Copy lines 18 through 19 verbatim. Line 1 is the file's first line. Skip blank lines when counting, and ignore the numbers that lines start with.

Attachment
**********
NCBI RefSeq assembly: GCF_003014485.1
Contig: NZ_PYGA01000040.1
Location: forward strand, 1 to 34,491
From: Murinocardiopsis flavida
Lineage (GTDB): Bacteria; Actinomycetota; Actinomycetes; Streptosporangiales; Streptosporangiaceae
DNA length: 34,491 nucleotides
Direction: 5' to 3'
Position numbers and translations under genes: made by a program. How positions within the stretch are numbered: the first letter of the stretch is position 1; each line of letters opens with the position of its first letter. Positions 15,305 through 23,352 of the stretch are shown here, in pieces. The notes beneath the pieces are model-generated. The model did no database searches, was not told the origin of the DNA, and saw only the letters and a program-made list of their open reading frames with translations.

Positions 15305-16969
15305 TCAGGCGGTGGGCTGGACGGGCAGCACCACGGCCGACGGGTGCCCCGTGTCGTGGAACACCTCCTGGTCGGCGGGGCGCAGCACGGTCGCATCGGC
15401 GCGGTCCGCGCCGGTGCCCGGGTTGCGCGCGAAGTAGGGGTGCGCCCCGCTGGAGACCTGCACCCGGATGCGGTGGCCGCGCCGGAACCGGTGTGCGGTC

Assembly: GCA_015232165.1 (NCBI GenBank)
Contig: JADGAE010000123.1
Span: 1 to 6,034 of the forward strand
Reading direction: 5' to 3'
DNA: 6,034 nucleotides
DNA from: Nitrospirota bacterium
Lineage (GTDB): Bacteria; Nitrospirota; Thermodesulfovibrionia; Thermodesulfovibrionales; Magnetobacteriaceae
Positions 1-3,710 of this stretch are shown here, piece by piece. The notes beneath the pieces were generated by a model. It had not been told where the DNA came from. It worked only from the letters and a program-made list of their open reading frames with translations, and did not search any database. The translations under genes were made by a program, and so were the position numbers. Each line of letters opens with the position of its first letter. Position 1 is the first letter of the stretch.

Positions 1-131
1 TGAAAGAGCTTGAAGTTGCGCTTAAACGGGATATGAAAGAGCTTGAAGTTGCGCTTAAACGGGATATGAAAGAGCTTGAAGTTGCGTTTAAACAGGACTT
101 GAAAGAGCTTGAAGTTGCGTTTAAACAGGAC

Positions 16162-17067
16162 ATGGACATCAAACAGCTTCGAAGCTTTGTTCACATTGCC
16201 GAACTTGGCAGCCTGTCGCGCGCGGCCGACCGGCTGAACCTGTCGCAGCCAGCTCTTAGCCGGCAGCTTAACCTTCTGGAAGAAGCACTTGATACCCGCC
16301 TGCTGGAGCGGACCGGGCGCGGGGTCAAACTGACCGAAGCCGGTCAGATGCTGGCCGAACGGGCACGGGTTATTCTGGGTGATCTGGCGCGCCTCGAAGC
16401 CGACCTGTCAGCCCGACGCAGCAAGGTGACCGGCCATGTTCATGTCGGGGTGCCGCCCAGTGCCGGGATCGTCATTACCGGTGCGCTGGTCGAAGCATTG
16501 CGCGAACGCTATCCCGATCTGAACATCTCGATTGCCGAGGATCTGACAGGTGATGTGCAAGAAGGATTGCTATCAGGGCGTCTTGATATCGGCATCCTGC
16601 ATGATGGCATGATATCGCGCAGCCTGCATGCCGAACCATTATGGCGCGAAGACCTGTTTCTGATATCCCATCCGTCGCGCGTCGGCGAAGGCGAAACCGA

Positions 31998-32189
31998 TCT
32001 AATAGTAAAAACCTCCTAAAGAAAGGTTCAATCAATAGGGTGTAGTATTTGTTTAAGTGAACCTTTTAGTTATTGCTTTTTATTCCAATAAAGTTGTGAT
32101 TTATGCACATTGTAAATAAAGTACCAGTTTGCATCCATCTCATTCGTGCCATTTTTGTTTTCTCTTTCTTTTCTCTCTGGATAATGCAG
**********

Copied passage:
Lineage (GTDB): Bacteria; Nitrospirota; Thermodesulfovibrionia; Thermodesulfovibrionales; Magnetobacteriaceae
Positions 1-3,710 of this stretch are shown here, piece by piece. The notes beneath the pieces were generated by a model. It had not been told where the DNA came from. It worked only from the letters and a program-made list of their open reading frames with translations, and did not search any database. The translations under genes were made by a program, and so were the position numbers. Each line of letters opens with the position of its first letter. Position 1 is the first letter of the stretch.